It is not completely inaccurate to suggest that some of this would occur naturally for any healthy child who lives among people who speak a common language. Yes, of course! At the same time, these daily activities enhance this growth of experiences and skills, meeting the child in their stage of will-force development. For instance, the kindergarten teacher will not tell Timmy that he should put his tongue between his lower lip and upper teeth in order to properly pronounce the /th/ sound. This would bring an inappropriate consciousness, namely the thinking forces, into the process for the child. Instead, the teacher notices the difficulty Timmy might be having with that sound and plans accordingly. The teacher may very well choose to include verses and songs that use the /th/ sound in circle activities throughout the seasons, so that Timmy has more opportunities to develop that ability naturally through the imitative will forces. The teacher may find/create playful ways to exercise that sound in a verse or story that the children can imitate. There are many ways to help a child work a bit more in a certain area, without making it a formal "lesson".

So, here we see some simple examples of how Waldorf Education consciously provides a rich developmental foundation in regards to the child's language acquisition and skillfulness. Within the Early Childhood programs, this is achieved through what I call "guided playfulness", relying on repetition and the engagement of will forces in a warm, safe, and enjoyable environment.

The Journey in the Early Waldorf Grades

I have taught first, second, and third grades twice each. Both classes were large (27 and 28 students respectively) and they were taught 8 years apart. The first class started first grade in the Autumn of 2000. The second started first grade in the Autumn of 2008. Unless I specify something unique, what I will relate was true for both of these classes.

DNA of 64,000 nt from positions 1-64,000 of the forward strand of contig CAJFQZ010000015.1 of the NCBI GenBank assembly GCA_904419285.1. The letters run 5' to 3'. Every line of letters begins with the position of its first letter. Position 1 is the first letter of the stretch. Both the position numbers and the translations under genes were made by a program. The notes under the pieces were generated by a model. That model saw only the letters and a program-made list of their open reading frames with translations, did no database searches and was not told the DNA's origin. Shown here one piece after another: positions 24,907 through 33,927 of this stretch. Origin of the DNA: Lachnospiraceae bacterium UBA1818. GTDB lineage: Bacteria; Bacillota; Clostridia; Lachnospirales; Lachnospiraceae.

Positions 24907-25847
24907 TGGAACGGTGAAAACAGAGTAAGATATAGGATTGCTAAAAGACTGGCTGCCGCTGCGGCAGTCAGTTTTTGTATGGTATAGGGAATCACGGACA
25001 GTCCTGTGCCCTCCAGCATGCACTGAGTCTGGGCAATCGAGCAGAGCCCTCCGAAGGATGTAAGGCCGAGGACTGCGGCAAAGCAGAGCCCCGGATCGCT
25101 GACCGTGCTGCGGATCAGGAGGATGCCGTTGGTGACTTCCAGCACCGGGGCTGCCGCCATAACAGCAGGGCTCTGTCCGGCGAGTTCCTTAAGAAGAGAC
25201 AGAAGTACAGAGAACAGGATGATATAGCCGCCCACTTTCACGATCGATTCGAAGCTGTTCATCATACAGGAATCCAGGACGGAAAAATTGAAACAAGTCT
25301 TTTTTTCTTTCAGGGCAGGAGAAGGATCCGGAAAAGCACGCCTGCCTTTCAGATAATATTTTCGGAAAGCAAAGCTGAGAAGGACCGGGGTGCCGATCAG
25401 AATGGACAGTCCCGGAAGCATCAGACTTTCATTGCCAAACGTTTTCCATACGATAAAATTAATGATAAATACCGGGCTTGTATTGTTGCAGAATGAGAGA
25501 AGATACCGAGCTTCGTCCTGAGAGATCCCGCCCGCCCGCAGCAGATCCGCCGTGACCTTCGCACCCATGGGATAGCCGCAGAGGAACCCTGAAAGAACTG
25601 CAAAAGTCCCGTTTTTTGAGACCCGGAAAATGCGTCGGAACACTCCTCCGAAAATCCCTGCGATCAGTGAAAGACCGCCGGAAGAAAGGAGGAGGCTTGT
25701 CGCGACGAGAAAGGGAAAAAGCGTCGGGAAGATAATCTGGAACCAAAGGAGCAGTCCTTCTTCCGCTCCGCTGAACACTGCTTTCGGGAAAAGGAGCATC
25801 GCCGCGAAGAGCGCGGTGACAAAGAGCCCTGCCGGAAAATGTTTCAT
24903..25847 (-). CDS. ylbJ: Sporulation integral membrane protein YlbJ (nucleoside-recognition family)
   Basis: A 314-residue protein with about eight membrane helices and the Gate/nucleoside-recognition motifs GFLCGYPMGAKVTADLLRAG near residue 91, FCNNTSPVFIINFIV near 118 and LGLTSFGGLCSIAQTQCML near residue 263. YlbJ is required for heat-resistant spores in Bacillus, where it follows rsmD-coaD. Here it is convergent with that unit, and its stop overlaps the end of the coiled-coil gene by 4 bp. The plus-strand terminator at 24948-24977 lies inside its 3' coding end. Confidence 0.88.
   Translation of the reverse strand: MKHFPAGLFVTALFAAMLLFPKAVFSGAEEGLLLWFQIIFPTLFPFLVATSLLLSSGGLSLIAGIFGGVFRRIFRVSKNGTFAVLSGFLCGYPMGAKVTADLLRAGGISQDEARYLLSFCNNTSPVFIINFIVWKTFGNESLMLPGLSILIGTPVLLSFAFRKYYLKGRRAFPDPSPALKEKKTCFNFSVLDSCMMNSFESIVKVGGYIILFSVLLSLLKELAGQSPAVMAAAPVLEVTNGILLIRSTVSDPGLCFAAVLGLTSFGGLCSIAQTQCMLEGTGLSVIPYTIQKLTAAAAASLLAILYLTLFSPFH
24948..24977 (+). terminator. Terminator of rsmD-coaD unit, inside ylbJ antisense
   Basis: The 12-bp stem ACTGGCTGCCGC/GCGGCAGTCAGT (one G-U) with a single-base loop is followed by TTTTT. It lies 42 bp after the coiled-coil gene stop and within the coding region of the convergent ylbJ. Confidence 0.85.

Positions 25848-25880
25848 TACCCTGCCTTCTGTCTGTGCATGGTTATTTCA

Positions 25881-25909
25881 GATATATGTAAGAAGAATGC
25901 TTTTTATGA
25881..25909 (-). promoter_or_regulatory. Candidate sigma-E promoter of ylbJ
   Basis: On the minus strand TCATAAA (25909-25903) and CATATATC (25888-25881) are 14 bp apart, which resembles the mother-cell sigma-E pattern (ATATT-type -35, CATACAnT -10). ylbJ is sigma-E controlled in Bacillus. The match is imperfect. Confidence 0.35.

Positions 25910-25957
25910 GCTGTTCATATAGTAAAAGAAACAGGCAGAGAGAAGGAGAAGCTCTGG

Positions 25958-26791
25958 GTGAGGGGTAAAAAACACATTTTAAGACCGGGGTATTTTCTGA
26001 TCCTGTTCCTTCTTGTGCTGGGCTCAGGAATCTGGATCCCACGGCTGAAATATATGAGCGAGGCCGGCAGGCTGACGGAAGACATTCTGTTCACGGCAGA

In first grade, Waldorf teachers take the classes through a process to discover the symbolic representation of the mother tongue. This process develops the student's awareness of the phonemes of the spoken language and then connects that awareness to the letters that are used to represent those phonemes, words, phrases and common patterns of expression such as sentences, questions, exclamations, etc. This follows a three-day process. On the first day, the class hears a story. This is usually a fairy tale from around the world, (not always from the Grimms' collections). While listening to the story, the child engages their feeling and willing forces inwardly in order to build up the story they hear. This is the power of imagination. The story then lives within them. On the second day, we awaken that story from day one, reviewing it through an artistic process such as drawing, acting, modeling, or poetry. This helps them process the content on new levels, again through their feeling and willing forces, with perhaps a dab of thinking forces in there too. Then we guide the students through a drawing that we all do together. This drawing will contain a form that the teacher knows will lead to the more academic content of the day 3 lesson, but on day 2 it is just a drawing. This further connects the child to the story. On day 3, the teacher then points out, let's say, the mountains in the background of the picture. In classic fashion, there are two peaks. The teacher reminds the students that these are called "mountains" and has the students say the word a few times before then focusing on the first sound in the word: the /m/ sound. Then the class writes the whole word 'MOUNTAINS'. Finally, they write the first letter, the letter that says '/m/'. Last of all, the teacher reveals what many already know, that the letter has a name, M. Three days are devoted to this process which some schooling systems will reduce to a few moments in which the teacher says, "Look at this letter. It is the letter M and it makes the sound /m/." Three days are devoted to imbue the child with a deep sense of meaning and connection. The otherwise abstract representation of the spoken language becomes full of warmth and connection. In other words the thinking-force content of the lesson is enhanced by the power of the will forces and the warmth of the feeling forces.